The Dow Jones Industrial Average (DJINDICES:^DJI) is making big gains following some mixed reports on the economy. As of 1:20 p.m. EDT the Dow was up 134 points, or 0.88%, to 15,426. The S&P 500 (SNPINDEX:^GSPC) is up 1.01% to 1,669.

There were two U.S. economic releases today.





Initial unemployment claims

June 30 to July 6



Import price index




Source: MarketWatch U.S. Economic Calendar.

The unemployment claims report is the one to make note of. Unemployment claims rose this week by 16,000 to 360,000, well above analyst expectations of a rise to 349,000. The four-week moving average rose 6,000 to 351,750.

US Initial Claims for Unemployment Insurance Chart

US Initial Claims for Unemployment Insurance data by YCharts.

Nevertheless, unemployment claims are steadily trending below last year's average of 360,000 to 370,000 and are well below the levels of the past three years. The economy is improving, albeit slowly.

Investors would do well to remember that the economy is not the same as the market. Both are being supported by the Federal Reserve's low federal-funds rate, as well as its monthly purchases of $85 billion worth of long-term assets. Today the market has found encouragement in the minutes of the June meeting of the Federal Open Market Committee, released yesterday. The minutes showed that the Federal Reserve will continue its quantitative easing for the time being, spurring on the economy and the market. The question investors need to ask themselves is whether this information is priced into the level the market is trading for. Investors pay a high price when things are going well and everyone is excited. This week's American Association of Individual Investors sentiment survey showed that 49% of those surveyed are bullish, above the long-term average of 39%, while only 18% are bearish, below the long term average of 30%.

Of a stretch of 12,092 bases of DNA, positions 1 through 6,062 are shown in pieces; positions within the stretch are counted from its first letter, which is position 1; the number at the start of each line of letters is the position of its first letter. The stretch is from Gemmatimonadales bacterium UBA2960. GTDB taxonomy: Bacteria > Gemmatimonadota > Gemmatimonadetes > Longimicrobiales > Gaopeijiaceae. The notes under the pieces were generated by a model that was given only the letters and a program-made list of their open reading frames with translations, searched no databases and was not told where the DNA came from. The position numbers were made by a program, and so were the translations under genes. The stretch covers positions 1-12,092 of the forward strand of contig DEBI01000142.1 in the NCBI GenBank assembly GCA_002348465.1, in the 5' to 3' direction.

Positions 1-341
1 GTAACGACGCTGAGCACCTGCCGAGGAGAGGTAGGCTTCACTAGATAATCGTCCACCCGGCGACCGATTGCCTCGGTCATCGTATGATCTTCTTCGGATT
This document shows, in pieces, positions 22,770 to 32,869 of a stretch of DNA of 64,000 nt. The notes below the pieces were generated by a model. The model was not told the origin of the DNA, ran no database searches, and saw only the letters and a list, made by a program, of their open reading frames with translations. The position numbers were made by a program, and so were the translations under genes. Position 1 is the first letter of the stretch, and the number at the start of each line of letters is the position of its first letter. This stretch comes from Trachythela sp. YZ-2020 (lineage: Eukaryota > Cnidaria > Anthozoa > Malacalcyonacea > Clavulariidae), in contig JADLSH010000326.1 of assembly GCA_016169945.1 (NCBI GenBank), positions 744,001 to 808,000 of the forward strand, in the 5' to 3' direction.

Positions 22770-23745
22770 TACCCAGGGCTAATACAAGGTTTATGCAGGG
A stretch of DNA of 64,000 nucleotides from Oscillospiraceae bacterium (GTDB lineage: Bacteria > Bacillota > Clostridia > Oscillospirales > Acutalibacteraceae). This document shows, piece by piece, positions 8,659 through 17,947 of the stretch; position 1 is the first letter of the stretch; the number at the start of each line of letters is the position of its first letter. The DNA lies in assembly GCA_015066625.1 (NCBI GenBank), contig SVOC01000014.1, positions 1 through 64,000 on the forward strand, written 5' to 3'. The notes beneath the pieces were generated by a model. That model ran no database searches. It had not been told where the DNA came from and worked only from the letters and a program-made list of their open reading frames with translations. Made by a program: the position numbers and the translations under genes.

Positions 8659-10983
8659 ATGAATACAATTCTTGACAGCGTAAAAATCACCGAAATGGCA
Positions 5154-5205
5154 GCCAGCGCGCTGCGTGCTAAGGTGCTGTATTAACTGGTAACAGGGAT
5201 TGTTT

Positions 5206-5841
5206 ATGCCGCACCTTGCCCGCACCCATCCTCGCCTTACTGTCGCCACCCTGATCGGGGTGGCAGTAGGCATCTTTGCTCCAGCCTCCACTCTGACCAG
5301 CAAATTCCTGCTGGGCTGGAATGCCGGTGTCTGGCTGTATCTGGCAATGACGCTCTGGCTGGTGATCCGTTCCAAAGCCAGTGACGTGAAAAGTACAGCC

Today's Dow leader is Intel (NASDAQ:INTC), up 2.5%. Intel's stock got hit hard earlier in the week after it was downgraded by Evercore and Citigroup, who believe the chip maker will struggle as PC sales continue to weaken. PC sales experienced their worst quarterly drop in history in the first quarter of this year. This has been attributed to both the rise in mobile and consumers' discontent with Microsoft's new Windows 8 user experience. Intel is heavily dependent on the PC market, as its mobile offerings lag those of competitors in the field. While Intel is making major investments to catch up to the likes of ARM and Qualcomm, it remains to be seen who will win the race to dominate chip sales for the mobile market.

Dan Dzombak can be found on Twitter @DanDzombak or on his Facebook page, DanDzombak. He has no position in any stocks mentioned. The Motley Fool recommends Intel. The Motley Fool owns shares of Intel. Try any of our Foolish newsletter services free for 30 days. We Fools may not all hold the same opinions, but we all believe that considering a diverse range of insights makes us better investors. The Motley Fool has a disclosure policy.